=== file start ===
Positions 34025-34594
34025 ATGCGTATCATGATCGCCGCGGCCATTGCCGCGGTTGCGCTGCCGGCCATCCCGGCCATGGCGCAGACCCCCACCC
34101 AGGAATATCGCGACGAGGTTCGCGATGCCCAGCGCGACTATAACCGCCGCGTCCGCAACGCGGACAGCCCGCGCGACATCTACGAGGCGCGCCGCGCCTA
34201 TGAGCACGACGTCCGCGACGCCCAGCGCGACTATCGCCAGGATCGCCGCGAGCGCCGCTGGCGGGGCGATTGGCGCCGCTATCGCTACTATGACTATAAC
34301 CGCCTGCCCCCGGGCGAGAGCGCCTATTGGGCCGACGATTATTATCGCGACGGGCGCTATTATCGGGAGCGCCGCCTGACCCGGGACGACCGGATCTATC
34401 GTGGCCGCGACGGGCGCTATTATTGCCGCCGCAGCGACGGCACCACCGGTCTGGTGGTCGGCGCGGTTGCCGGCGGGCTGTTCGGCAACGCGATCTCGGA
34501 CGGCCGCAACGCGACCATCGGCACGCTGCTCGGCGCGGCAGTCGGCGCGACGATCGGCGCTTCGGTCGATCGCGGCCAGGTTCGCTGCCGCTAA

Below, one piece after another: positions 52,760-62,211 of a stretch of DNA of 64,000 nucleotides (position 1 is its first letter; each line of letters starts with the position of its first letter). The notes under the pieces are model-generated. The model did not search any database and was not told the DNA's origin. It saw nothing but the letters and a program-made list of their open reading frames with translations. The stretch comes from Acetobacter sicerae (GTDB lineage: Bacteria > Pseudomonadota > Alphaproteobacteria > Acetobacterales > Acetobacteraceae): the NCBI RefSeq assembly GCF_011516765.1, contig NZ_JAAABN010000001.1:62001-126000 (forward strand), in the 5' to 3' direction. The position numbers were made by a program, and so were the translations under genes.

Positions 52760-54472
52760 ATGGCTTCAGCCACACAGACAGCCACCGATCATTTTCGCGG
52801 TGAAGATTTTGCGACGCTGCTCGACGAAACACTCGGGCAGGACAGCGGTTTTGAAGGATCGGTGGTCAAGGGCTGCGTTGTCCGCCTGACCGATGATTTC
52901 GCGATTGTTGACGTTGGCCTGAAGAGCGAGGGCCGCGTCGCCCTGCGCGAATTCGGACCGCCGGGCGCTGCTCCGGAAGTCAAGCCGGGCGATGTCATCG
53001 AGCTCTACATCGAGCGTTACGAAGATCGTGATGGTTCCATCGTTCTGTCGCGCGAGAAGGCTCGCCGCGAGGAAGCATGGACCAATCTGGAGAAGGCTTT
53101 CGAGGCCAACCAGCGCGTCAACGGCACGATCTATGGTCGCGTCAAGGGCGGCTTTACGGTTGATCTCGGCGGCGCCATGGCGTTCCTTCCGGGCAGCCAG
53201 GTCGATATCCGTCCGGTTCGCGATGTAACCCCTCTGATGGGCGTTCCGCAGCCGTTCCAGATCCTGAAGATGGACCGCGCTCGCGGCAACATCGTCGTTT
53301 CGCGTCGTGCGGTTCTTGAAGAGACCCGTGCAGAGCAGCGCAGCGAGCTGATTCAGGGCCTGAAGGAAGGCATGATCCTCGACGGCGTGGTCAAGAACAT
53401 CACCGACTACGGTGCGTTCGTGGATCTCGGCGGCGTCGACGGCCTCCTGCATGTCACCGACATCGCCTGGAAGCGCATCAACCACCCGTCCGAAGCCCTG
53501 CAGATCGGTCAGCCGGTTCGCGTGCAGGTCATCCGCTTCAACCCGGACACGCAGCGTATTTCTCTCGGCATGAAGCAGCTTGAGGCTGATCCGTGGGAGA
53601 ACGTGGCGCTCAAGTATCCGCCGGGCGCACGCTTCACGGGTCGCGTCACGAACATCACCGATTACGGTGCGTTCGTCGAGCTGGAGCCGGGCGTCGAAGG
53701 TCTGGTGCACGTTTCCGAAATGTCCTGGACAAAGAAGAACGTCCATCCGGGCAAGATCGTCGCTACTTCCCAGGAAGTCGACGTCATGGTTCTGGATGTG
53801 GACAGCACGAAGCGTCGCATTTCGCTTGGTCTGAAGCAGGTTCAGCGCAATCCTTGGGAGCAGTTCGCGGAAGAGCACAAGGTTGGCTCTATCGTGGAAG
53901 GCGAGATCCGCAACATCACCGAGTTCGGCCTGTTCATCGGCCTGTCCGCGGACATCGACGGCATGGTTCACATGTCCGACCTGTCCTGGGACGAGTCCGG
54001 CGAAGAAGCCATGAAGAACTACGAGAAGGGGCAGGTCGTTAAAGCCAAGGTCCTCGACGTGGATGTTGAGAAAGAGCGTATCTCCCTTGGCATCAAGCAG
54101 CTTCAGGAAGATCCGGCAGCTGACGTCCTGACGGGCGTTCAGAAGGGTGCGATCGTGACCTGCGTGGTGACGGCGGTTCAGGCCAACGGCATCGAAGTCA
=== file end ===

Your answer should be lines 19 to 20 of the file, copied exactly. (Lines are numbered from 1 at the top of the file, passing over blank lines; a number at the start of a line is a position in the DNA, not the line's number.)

53601 ACGTGGCGCTCAAGTATCCGCCGGGCGCACGCTTCACGGGTCGCGTCACGAACATCACCGATTACGGTGCGTTCGTCGAGCTGGAGCCGGGCGTCGAAGG
53701 TCTGGTGCACGTTTCCGAAATGTCCTGGACAAAGAAGAACGTCCATCCGGGCAAGATCGTCGCTACTTCCCAGGAAGTCGACGTCATGGTTCTGGATGTG